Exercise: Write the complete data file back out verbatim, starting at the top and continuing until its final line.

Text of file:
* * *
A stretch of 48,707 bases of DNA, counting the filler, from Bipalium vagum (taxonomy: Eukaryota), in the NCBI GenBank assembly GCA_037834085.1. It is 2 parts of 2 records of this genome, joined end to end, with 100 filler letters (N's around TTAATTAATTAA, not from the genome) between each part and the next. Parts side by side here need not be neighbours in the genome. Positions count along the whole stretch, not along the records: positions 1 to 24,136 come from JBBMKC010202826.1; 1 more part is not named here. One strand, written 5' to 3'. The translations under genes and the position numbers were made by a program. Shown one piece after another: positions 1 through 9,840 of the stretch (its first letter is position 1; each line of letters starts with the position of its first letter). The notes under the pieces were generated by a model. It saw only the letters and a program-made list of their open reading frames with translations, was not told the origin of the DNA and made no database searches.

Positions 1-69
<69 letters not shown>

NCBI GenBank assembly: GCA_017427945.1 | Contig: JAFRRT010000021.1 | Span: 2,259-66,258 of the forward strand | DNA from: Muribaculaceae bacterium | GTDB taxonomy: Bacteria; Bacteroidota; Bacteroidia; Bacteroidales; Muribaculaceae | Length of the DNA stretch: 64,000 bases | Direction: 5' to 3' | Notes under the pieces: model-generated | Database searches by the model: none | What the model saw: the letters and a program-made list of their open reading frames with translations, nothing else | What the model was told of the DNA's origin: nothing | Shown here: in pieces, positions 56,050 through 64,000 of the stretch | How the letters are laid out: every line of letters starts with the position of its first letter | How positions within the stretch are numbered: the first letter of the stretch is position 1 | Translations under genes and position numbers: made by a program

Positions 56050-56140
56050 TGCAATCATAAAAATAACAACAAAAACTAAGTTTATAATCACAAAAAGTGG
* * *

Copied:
A stretch of 48,707 bases of DNA, counting the filler, from Bipalium vagum (taxonomy: Eukaryota), in the NCBI GenBank assembly GCA_037834085.1. It is 2 parts of 2 records of this genome, joined end to end, with 100 filler letters (N's around TTAATTAATTAA, not from the genome) between each part and the next. Parts side by side here need not be neighbours in the genome. Positions count along the whole stretch, not along the records: positions 1 to 24,136 come from JBBMKC010202826.1; 1 more part is not named here. One strand, written 5' to 3'. The translations under genes and the position numbers were made by a program. Shown one piece after another: positions 1 through 9,840 of the stretch (its first letter is position 1; each line of letters starts with the position of its first letter). The notes under the pieces were generated by a model. It saw only the letters and a program-made list of their open reading frames with translations, was not told the origin of the DNA and made no database searches.

Positions 1-69
<69 letters not shown>

NCBI GenBank assembly: GCA_017427945.1 | Contig: JAFRRT010000021.1 | Span: 2,259-66,258 of the forward strand | DNA from: Muribaculaceae bacterium | GTDB taxonomy: Bacteria; Bacteroidota; Bacteroidia; Bacteroidales; Muribaculaceae | Length of the DNA stretch: 64,000 bases | Direction: 5' to 3' | Notes under the pieces: model-generated | Database searches by the model: none | What the model saw: the letters and a program-made list of their open reading frames with translations, nothing else | What the model was told of the DNA's origin: nothing | Shown here: in pieces, positions 56,050 through 64,000 of the stretch | How the letters are laid out: every line of letters starts with the position of its first letter | How positions within the stretch are numbered: the first letter of the stretch is position 1 | Translations under genes and position numbers: made by a program

Positions 56050-56140
56050 TGCAATCATAAAAATAACAACAAAAACTAAGTTTATAATCACAAAAAGTGG